Augmenting India's Ports and Waterways (E)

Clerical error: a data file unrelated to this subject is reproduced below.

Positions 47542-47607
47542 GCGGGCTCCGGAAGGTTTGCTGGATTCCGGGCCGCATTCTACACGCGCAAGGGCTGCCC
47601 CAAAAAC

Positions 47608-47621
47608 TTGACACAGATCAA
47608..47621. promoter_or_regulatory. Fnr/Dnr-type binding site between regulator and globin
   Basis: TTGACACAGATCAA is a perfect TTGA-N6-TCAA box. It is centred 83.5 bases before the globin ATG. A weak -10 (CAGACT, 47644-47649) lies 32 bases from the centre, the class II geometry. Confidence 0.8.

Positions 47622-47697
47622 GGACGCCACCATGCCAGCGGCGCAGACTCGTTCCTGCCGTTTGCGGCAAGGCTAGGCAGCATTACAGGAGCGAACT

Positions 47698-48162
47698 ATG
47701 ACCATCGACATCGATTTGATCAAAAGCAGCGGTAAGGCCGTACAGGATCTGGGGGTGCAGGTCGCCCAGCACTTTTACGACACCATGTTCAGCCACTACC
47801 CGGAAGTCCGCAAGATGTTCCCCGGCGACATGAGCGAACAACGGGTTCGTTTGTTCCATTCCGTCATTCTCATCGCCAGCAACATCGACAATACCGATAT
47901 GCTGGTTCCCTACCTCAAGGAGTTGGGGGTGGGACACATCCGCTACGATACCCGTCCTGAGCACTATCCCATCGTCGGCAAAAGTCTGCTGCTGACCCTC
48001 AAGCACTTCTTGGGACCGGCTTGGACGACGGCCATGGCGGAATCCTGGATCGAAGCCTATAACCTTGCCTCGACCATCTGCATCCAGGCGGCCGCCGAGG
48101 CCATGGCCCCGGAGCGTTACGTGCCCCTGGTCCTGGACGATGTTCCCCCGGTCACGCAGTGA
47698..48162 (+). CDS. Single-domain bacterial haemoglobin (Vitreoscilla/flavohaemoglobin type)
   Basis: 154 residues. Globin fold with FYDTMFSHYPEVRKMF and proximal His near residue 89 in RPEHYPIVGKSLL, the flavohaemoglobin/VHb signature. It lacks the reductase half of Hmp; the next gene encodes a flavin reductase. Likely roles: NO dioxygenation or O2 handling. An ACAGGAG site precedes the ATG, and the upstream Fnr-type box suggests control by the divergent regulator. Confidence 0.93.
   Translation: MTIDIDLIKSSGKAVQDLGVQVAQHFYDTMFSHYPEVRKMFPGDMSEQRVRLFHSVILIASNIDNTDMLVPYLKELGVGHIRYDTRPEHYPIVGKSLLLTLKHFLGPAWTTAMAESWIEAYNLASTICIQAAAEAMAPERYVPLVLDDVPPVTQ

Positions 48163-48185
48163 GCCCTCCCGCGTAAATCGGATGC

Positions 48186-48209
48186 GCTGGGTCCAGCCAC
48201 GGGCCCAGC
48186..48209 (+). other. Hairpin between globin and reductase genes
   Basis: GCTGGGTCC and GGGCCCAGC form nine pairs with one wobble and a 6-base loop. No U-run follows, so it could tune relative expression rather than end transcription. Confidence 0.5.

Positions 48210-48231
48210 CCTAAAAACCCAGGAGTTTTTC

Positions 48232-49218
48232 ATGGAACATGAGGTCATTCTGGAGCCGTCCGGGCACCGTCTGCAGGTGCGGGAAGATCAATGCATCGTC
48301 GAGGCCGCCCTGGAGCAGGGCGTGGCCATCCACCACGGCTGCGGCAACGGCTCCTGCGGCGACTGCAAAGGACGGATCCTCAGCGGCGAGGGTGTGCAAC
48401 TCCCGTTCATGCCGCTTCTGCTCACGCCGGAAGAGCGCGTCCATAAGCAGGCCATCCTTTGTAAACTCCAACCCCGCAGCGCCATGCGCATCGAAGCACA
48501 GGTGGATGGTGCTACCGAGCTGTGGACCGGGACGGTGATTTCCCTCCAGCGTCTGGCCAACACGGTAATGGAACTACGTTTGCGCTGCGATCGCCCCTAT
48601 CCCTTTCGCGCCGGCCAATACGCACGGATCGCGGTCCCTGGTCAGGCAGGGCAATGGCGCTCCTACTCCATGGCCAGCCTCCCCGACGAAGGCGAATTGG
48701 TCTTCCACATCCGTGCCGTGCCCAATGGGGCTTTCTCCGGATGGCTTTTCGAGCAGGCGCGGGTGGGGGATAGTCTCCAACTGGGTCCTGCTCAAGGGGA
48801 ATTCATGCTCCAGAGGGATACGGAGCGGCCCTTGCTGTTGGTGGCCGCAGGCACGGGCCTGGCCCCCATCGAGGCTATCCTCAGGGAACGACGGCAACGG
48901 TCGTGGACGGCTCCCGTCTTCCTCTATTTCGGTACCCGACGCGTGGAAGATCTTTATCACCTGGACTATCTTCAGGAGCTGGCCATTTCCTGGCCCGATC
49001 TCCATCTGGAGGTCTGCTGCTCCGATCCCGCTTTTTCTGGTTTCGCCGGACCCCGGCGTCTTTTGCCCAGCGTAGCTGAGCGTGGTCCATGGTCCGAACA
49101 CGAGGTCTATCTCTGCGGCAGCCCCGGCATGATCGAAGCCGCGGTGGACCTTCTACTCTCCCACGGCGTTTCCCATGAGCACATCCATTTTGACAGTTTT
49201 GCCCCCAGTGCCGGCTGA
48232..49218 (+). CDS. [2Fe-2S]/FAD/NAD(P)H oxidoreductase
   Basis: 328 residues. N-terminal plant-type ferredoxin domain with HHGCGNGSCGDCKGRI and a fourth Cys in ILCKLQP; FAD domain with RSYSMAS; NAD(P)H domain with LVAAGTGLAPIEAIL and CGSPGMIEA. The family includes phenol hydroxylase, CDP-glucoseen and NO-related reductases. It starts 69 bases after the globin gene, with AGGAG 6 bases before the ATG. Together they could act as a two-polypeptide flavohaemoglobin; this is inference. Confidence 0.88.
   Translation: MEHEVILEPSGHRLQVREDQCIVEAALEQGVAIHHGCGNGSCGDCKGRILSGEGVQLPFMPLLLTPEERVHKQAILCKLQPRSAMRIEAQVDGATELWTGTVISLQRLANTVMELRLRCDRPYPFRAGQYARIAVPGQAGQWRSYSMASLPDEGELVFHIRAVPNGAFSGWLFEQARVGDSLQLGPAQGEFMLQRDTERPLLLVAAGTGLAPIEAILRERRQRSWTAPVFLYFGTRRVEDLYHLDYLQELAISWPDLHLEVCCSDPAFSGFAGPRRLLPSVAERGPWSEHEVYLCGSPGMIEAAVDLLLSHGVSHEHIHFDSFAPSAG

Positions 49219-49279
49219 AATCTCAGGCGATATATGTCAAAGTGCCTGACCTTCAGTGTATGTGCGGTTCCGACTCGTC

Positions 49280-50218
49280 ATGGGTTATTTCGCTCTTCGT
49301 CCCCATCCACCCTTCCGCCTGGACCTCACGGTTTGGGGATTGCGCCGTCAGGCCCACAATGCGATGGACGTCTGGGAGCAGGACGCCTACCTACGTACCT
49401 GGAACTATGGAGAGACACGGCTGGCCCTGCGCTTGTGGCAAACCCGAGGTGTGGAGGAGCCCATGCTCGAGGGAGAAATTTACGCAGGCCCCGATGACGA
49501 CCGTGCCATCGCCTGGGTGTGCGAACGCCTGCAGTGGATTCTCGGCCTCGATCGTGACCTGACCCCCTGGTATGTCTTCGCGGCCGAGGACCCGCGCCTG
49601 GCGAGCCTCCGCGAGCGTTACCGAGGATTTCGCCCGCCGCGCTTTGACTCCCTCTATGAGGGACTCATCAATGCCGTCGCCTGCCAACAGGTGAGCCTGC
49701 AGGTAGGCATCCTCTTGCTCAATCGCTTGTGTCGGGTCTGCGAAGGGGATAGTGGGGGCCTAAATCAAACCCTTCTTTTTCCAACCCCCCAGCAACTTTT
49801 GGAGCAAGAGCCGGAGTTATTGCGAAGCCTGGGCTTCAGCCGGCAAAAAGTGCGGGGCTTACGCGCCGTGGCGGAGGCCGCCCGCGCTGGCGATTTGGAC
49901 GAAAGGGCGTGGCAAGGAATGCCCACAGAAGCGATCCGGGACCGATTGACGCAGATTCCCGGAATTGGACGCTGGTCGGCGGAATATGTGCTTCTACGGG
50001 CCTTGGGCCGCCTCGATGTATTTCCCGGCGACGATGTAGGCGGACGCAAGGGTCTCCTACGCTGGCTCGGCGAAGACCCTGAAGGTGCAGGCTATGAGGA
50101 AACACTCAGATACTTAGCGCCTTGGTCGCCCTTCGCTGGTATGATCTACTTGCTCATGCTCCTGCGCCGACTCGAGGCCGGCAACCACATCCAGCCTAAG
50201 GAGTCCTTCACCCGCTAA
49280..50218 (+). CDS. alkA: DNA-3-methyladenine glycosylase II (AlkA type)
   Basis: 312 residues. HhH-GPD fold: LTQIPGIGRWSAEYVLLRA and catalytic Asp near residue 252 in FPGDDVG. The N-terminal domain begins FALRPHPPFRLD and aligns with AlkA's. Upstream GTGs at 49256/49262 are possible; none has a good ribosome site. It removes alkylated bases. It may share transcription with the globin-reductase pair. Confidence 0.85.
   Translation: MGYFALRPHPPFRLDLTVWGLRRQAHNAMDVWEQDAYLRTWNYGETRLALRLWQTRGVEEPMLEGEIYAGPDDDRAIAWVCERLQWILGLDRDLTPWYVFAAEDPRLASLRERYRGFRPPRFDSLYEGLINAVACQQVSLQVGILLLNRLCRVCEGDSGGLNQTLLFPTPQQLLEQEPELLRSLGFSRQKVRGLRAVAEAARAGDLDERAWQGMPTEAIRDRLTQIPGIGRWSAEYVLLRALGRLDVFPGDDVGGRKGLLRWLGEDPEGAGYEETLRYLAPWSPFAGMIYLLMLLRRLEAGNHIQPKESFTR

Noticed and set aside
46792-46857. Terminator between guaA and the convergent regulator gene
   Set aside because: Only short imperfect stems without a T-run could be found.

Maritime transport is of great importance for the global economy as it accounts for around 80% of worldwide trade – In-fact, 90% of India’s trade is done through sea ports. We have 12 major ports and some 200 medium and minor ports – the advantage India has over many nations is its massive coastline of about 7500 kilometers. We also have large rivers making inland water ways which are viable transport means. Augmenting India’s ports through the Government of India’s 'Sagarmala' project to improve port infrastructure and connectivity is imperative as India continues its thrust to become one of the world’s largest manufacturing hubs through the Mission of Make in India – what is also a crucial requirement is training our sailors to navigate Indian ports and waterways under varying conditions such as night time, poor visibility, heavy rains, and winds. For this, we have been largely dependent on our mariners outside the country for training, which is a logistically difficult and expensive option. However, this is now changing - with indigenously developed training facilities - the National Technology Centre for Ports, Waterways & Coasts (NTCPWC) established in IIT Madras, to train sailors for complex ship navigation by using 360 degree projection simulators under varying conditions. We also look at indigenous night navigations systems being developed for inland ships and vessels – both these initiatives, which leverage technological innovations and capacity building in India, are part of the larger mission of a Self-reliant India. This and lots more on our upcoming episode on Science for a Self Reliant India – only on India Science.